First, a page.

The suffering I witnessed in the course of some recent reporting I did on the opioid epidemic weighed more heavily on me than any previous work ever had.
I was working on a radio story about safe injection facilities, as well as a more comprehensive story for Drexel University’s Dornsife School of Public Health magazine about how the epidemic is affecting Pennsylvania.
One afternoon, for instance, a pair of harm-reduction advocates from the Philadelphia Overdose Prevention Initiative took me under a bridge by the Conrail tracks in the “Badlands” of Kensington. This is an area of Philadelphia that a U.S. Drug Enforcement Administration agent had told me was the largest open-air drug market along the East Coast. Notebook out, recorder and mic still in my backpack, I was trying to engage people I had just seen shooting up.
One man was scampering around with a bare foot, seemingly oblivious to the carpet of used syringes on the ground. Another guy was in the heroin grunts, screeching and groaning, coming in and out of coherence, and bleeding from the back of his neck. When he could talk, he told me that his name was Anthony and that he came here every day from South Philly to buy and use heroin but otherwise held down a job in a warehouse. He said he was a veteran. He was standing in front of what looked like someone’s home, a rocking chair and a bed carefully made and tucked underneath the bridge, somewhat protected from the elements.
Another man, who would only give me his nickname, “Junior,” told me he had been doing speedballs — heroin mixed with cocaine — for years. Now 42, Junior said he was fed up with himself and this life and really wanted to take care of his wife and young child. He told me he was from Puerto Rico, that he worked as a contractor. Motioning to his heart, he said he does drugs to deal with his “hurt feelings.” He was neatly dressed in a clean, black parka, sunglasses perched across the top of his baseball cap. He spoke quietly. Talking to him, I felt a tug of hope that he would find a better life.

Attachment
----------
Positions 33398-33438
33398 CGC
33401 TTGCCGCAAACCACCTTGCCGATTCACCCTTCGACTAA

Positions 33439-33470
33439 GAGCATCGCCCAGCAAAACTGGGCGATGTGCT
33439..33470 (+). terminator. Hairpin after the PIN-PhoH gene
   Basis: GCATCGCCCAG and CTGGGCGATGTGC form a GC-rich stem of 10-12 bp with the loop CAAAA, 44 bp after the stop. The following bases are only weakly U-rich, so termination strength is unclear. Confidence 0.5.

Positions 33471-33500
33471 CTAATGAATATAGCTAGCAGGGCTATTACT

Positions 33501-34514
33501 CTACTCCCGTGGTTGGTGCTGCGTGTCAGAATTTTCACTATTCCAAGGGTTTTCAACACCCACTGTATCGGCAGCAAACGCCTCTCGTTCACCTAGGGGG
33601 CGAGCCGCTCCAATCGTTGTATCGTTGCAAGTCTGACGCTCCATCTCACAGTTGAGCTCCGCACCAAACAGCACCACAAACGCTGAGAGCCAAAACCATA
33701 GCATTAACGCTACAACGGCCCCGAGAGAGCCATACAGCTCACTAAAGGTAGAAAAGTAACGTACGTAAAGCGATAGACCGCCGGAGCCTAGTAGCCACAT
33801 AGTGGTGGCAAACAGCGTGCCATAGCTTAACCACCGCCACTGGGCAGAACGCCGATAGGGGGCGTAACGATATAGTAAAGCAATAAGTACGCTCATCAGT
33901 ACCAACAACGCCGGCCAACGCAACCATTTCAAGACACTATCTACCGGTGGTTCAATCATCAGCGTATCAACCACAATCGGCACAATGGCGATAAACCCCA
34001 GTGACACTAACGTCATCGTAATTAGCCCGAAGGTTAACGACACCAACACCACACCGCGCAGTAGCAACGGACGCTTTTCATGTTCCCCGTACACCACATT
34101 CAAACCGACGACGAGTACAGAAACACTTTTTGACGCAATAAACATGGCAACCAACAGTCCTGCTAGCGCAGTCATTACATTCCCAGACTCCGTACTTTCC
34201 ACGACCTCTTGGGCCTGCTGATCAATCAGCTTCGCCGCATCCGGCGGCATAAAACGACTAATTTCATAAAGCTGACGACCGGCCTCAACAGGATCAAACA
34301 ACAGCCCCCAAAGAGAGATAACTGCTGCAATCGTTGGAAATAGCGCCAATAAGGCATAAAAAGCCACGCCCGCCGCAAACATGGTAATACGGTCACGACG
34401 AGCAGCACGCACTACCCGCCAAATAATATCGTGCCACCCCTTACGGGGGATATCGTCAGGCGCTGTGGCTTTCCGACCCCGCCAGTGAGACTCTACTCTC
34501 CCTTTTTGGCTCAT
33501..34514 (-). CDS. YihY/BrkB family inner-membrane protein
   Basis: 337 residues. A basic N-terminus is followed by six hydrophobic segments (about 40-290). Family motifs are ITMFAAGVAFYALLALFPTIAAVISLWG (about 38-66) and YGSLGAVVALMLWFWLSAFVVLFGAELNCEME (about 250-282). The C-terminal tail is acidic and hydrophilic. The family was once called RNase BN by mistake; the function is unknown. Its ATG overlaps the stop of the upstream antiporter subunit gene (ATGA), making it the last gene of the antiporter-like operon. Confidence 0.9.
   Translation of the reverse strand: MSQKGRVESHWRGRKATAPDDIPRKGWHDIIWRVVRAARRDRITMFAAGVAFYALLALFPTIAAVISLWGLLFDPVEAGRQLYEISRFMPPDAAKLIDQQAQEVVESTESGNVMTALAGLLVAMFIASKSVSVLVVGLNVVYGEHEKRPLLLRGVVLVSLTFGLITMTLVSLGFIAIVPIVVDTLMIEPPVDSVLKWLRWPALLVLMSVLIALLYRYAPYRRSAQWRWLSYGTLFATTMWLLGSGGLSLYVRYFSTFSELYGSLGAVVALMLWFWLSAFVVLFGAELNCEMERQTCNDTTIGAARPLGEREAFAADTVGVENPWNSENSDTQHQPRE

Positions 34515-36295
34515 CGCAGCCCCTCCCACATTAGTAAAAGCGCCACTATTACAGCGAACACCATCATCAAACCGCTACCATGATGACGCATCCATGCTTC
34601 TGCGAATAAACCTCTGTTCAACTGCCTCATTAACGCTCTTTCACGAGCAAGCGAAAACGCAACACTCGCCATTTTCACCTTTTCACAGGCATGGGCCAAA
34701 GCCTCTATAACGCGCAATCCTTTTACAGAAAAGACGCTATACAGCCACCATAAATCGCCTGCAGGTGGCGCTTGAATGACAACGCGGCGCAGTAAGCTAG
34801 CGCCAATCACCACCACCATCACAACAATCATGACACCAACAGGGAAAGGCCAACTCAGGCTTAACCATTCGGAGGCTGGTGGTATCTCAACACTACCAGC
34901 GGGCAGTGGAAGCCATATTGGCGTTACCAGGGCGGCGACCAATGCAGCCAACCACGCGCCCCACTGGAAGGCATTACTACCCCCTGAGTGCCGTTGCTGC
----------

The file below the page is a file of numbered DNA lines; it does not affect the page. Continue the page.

Another guy I met there had teardrop tattoos under his eye, which supposedly meant he’d killed someone. I saw him finish injecting a young woman in the neck and then use his belt as a tourniquet to find a vein in his own arm. He refused to tell me his name but said he was in his 30s and that he became addicted to opioids after someone shot him 14 years ago.
He said he was a musician and a writer and that he would let me take his picture if I promised to share it widely on social media. I refused to bargain. He ended up posing for some photos anyway, checking the results on my camera phone until he was satisfied. Then I watched as he and his girlfriend climbed the garbage-strewn bank up out from under the bridge, wondering where they were going, where life would lead them next.
That night, I had tormented dreams about the pain I had witnessed in those men. I woke the next day tired and troubled. I decided that the least I could do was give them the number for the National Drug and Alcohol Treatment Hotline. I knew that many people had probably already tried to help the people I’d met under the bridge, but I felt that I had to take some kind of action, even if it was small. I could no longer just ask questions and listen.
So I left a couple of voice mails, one with a 63-year-old heroin user named Mike, who had said that he wanted to get help, and another with Anthony, who had given me his number so we could talk when he was feeling better. In my messages, I repeated the hotline number: 1-800-662-HELP.
Junior actually answered his phone and spoke to me again for a while in his soft voice. He said he was dedicated to getting off drugs but that he hadn’t been able to in previous treatments. He said he wanted to call me later in the week to let me know what happened, but I never heard back from him. In following up about a photo I took of him, his family told me that Junior is now in jail.
I didn’t have a number for the man with the teardrop tattoos, but I did have his email address. I wrote to him, thanking him for our conversation the previous day, and I shared the hotline number in case he didn’t already have it.
Immediately in my inbox popped his three-letter response: “WTH?”
I felt a flush of panic. Had I just infuriated a guy who had supposedly killed someone and who had the name of a famous Russian assault rifle as part of his email address — albeit misspelled? I felt stupid and ashamed. Who did I think I was? Mother Teresa?
When I called a friend for consolation, she told me that I wasn’t even on this guy’s radar and that he wasn’t going to waste the gas money to try to come get me — that is, if he even had a car. I hoped she was right.
Since then, I have continued to worry, not so much about my safety but about the well-being of those I met in the Badlands. Reporting on the opioid crisis has changed the way I view people who have substance use disorders: I no longer see them as “addicts” but rather as individuals whose problems have led them down one path, while mine have taken me down another. Ultimately, this work has shown me how easily any of us could find ourselves fumbling close to the edge and possibly even tumbling out of control.